How did you come to specialise in raising grass-fed cattle?
It started when I went to a workshop on how to grow the family farm. One technique was using grass-fed cattle as a marketing tool, and we thought, ‘Well, we do this anyway.’ We’ve never fed grain to our animals, but we were selling them into the traditional market without advertising this aspect, so no one even knew that they were grass-fed. To differentiate ourselves from the competition, we decided to start marketing and shipping our beef directly to consumers in the continental US.
We no longer sell any of our products by conventional means, only by the half, whole, and quarter, as well as by the piece and the bundle, which sets us apart – very few farms do this.
What strategic changes were required to transition from a B2B to a more B2C business model?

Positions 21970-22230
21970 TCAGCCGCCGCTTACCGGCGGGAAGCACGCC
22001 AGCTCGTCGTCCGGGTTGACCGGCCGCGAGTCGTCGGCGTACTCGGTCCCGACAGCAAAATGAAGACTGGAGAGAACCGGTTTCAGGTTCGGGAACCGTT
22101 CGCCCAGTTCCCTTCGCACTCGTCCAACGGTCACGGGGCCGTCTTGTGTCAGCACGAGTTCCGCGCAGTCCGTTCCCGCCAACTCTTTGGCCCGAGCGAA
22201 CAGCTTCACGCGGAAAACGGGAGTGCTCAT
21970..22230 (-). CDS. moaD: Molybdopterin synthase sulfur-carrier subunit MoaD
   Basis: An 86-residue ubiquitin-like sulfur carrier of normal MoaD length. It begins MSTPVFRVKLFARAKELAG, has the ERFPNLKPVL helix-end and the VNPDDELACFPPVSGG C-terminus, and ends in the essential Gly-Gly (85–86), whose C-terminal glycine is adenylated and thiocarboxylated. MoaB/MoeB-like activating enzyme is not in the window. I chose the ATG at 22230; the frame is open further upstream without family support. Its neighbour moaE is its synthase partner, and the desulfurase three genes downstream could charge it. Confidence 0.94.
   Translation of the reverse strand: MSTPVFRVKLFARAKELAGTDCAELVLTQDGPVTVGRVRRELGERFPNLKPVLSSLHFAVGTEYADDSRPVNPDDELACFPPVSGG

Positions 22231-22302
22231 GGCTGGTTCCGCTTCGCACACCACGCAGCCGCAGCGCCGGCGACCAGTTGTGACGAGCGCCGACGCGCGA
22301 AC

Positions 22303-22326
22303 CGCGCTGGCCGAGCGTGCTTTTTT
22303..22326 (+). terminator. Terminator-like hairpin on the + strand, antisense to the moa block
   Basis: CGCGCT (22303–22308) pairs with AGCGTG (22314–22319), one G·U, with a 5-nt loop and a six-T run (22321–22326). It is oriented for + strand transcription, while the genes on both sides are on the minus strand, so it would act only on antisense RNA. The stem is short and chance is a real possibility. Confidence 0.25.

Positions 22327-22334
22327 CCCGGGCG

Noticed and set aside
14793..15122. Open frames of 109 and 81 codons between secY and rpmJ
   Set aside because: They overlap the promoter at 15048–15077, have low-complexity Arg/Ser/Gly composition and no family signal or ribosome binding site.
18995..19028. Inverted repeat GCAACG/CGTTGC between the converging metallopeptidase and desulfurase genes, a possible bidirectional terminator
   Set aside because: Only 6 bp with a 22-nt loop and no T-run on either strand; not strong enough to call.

The way in which we sell our product is completely different now. Aside from a presence at farmer’s markets, we deliver anywhere within 500 miles of our farm. Anywhere outside of that radius and we’ll package it up and send it. We have a contract with FedEx and use dry ice for long-distance shipments. Our beef arrives in insulated boxes with our logo on the side.
What will be important in sustaining the business into the sixth and seventh generations?
So far, moving away from the traditional market and specialising, both in terms of product and marketing has been crucial. There’s too much chance involved in conventional markets – I always say that you have better odds putting your money on a craps table in Las Vegas than you do putting seed in the ground. Even with cattle, variables in China – a drought, for example – can affect the price of beef in the US. We have a set price, which is slightly higher because it’s grass-fed, as well as antibiotic and steroid-free. As a result, we can depend on a consistent revenue stream.
Focusing on the health-conscious consumer will be increasingly important. There’s a growing awareness around what’s in our food. Many of our customers have health problems, and they worry about what their children eat – it’s important they feel comfortable with the food they feed their families.